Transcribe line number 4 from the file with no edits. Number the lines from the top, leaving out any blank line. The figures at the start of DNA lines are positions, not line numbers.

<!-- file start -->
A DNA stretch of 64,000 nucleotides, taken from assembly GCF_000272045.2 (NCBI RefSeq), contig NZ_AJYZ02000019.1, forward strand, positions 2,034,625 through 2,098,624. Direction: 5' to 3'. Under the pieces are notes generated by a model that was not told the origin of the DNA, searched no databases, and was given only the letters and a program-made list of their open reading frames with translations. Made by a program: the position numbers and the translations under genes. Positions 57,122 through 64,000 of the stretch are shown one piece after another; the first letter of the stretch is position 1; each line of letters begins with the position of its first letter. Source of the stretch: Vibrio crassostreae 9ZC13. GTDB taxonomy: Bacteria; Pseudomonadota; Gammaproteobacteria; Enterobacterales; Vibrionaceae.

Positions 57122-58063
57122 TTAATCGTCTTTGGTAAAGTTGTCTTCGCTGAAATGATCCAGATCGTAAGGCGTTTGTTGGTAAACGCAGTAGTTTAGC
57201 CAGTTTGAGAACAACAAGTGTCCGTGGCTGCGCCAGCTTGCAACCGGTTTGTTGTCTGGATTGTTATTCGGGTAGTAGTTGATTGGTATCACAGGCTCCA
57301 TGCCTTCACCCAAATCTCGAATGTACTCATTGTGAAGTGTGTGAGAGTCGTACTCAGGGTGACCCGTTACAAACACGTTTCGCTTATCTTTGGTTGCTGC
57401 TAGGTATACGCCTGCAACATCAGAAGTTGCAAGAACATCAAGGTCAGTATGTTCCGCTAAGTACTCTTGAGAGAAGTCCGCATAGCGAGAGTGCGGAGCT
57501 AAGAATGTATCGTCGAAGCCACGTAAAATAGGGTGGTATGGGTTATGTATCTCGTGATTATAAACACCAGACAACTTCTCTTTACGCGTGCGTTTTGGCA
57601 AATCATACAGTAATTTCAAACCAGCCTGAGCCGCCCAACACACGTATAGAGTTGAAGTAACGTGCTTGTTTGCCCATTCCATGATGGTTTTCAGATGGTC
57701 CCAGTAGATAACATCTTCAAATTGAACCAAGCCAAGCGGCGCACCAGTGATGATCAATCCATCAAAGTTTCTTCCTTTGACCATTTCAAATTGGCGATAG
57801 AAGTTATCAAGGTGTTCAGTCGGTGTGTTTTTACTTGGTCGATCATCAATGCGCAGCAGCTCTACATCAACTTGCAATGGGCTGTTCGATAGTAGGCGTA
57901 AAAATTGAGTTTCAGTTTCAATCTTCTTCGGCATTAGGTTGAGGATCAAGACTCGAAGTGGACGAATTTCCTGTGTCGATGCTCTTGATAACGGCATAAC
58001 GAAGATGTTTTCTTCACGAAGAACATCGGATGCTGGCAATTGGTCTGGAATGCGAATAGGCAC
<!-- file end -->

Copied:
57201 CAGTTTGAGAACAACAAGTGTCCGTGGCTGCGCCAGCTTGCAACCGGTTTGTTGTCTGGATTGTTATTCGGGTAGTAGTTGATTGGTATCACAGGCTCCA